Total noob with freertos and still sorting through lots of docs…
I’m not sure how to state this, so…
(what I’m saying is how I “think” things are…I’m happy to be corrected. )
In a vanilla application using the Arduino IDE the setup() function is called at reset, it returns, and then loop() is called. Theoretically, loop() never exits.
This is mimicked when the arduino is being used in the Arduino IDE. (pretty much the same in VSC/PIO from what I can tell, but not yet sure where ESP-IDF fits in… )
In multiple cases I’ve seen libraries available on github, etc. where the examples use the same setup()/loop() structure but include the libraries of the github offering. And, in the included libraries one or more freertos tasks are created. Then loop() proceeds to do stuff (most notably with info received by a task).
(I’ve also seen ESP-IDF examples where there is a main.c/cpp where there are no setup()/loop() and everything is a task.
I guess i’m trying to visualize what going on and thinking there is mixing of approaches going on here that I don’t as yet grok.
Any pointers, discussion, etc. gratefully excepted.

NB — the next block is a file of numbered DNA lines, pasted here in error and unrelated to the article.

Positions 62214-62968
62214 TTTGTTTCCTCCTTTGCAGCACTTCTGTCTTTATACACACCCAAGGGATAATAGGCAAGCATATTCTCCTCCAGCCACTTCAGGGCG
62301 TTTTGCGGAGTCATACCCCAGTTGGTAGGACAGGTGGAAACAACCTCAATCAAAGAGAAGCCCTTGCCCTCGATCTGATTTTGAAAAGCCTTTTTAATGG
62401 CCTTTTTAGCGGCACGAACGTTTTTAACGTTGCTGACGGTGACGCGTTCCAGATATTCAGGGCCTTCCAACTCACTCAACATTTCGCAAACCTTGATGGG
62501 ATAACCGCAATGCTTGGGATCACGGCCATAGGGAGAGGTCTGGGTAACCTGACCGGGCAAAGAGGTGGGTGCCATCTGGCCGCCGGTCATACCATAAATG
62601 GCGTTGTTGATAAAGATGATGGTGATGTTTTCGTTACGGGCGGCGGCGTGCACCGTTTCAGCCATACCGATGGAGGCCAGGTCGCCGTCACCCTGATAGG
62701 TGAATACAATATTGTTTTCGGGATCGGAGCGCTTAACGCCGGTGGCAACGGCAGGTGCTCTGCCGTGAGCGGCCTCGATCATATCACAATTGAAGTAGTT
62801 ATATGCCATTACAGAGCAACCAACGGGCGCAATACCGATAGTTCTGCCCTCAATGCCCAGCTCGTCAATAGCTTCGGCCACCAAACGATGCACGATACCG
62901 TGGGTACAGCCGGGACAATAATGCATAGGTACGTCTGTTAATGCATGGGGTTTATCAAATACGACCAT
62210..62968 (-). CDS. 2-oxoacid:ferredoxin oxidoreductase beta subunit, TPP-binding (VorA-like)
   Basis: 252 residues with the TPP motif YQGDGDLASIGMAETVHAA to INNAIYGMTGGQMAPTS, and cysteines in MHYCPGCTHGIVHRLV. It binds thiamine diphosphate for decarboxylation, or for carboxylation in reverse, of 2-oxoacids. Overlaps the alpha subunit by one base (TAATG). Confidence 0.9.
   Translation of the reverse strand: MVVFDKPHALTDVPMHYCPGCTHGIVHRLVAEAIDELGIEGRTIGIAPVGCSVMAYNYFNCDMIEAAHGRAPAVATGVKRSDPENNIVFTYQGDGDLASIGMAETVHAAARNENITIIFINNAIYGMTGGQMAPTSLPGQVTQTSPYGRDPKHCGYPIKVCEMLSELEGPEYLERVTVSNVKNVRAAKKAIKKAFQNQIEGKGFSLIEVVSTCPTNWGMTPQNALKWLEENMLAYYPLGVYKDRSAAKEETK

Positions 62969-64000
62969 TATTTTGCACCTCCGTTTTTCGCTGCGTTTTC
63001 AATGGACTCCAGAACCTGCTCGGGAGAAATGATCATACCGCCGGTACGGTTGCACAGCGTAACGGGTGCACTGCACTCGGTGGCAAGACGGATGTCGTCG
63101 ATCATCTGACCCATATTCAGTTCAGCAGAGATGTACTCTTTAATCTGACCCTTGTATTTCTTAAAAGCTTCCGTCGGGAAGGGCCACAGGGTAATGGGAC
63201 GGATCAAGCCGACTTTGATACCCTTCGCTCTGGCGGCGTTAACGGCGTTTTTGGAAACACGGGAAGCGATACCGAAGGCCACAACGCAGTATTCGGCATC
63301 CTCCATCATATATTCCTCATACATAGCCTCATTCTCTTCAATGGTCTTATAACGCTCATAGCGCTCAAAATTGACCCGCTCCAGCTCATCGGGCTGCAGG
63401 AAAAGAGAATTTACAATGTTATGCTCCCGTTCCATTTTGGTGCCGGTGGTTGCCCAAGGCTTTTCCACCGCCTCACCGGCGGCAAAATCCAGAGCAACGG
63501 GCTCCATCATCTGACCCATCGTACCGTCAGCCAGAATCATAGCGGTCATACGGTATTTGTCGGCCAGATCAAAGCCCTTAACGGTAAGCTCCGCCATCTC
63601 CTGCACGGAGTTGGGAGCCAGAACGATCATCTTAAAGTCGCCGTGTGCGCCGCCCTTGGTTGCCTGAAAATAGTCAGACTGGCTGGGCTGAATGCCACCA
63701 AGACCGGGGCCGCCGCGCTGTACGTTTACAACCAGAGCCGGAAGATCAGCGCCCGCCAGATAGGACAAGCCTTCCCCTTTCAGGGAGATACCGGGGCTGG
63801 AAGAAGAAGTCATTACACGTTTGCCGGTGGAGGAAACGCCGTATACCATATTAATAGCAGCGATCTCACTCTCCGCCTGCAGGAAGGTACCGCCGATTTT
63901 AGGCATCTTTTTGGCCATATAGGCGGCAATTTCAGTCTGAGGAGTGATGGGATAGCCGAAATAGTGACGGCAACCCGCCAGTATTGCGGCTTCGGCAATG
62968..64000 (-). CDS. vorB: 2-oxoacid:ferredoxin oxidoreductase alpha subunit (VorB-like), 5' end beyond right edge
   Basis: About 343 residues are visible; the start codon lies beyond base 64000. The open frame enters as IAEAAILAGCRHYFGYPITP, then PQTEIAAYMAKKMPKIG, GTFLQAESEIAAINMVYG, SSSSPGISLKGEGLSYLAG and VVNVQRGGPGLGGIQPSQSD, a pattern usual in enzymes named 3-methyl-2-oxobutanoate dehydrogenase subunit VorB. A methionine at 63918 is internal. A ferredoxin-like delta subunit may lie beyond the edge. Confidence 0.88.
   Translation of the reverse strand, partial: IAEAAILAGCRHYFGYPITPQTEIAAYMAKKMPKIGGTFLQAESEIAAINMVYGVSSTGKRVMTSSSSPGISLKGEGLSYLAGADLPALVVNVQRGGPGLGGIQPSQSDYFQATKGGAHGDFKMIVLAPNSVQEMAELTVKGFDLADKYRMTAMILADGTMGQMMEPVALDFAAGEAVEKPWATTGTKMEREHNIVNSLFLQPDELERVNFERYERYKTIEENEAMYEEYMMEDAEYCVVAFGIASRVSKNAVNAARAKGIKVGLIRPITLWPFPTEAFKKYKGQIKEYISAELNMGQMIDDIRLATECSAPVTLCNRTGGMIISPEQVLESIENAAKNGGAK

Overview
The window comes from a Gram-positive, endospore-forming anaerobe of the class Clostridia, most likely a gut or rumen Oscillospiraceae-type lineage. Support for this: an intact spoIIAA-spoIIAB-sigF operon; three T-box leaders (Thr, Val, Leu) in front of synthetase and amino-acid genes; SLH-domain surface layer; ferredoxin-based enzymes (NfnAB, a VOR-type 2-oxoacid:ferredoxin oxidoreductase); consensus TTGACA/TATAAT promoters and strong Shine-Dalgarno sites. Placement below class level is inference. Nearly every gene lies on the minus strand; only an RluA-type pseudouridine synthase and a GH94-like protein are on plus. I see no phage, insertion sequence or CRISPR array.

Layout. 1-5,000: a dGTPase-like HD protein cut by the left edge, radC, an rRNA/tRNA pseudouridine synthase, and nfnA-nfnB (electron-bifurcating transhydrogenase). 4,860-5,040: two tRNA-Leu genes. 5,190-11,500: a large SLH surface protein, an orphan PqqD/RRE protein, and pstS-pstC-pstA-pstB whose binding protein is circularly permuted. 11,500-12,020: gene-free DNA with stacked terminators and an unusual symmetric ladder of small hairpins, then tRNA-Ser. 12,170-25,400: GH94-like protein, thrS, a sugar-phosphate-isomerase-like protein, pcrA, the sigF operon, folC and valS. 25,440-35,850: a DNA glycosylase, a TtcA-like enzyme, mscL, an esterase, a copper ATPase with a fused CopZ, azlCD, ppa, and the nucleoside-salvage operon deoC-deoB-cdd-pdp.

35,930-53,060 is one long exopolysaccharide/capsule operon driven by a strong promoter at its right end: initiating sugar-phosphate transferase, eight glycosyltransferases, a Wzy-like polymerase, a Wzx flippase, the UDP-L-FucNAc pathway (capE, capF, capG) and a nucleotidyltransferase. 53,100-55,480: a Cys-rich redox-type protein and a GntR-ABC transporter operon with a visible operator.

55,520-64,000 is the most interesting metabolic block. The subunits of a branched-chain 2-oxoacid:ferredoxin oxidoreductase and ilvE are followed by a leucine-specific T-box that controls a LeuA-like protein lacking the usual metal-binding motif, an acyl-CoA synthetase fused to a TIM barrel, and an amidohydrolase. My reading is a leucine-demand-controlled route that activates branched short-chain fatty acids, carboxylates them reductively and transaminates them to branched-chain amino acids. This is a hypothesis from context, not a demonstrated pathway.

I’m afraid I’m not familiar with Arduino beyond tinkering a little bit without FreeRTOS, so I don’t know how the FreeRTOS frameworks that work with the Arduino
software are structured. However the setup()/loop() semantics are specific to Arduino and not how you would normally use FreeRTOS.
In FreeRTOS you can create tasks (threads) before or after the scheduler is started. After the scheduler has started the tasks are executed according to the
priority assigned to them by the application writer. Each task has its own loop, but the loops do not have dependencies on each other (each task is autonomous).
Sorry rushing out the door now - but main point is not to confuse Arduino’s own way of structuring a non-multithreaded application with how a FreeRTOS (or any
other RTOS for that matter) application would be structure. The IDF is not related to Arduino, unless you are referring to a specific IDF version.
In Arduino, you can create your tasks within the setup method. Since each task runs in a loop, as Richard mentioned, you don’t include anything in the loop function. The loop method is synchronous and you wouldn’t get the prioritization or interrupts you get by using FreeRTOS and tasks.
I definitely have a problem sorting what’s Arduino IDE, what’s VSC/PIO/ESP-IDF, etc.
(I’m trying to stay away from the Arduino IDE and favor VSC/PIO/ESP-IDF when using ESP32.)
In the application I’m looking at I think would consist of a the following tasks: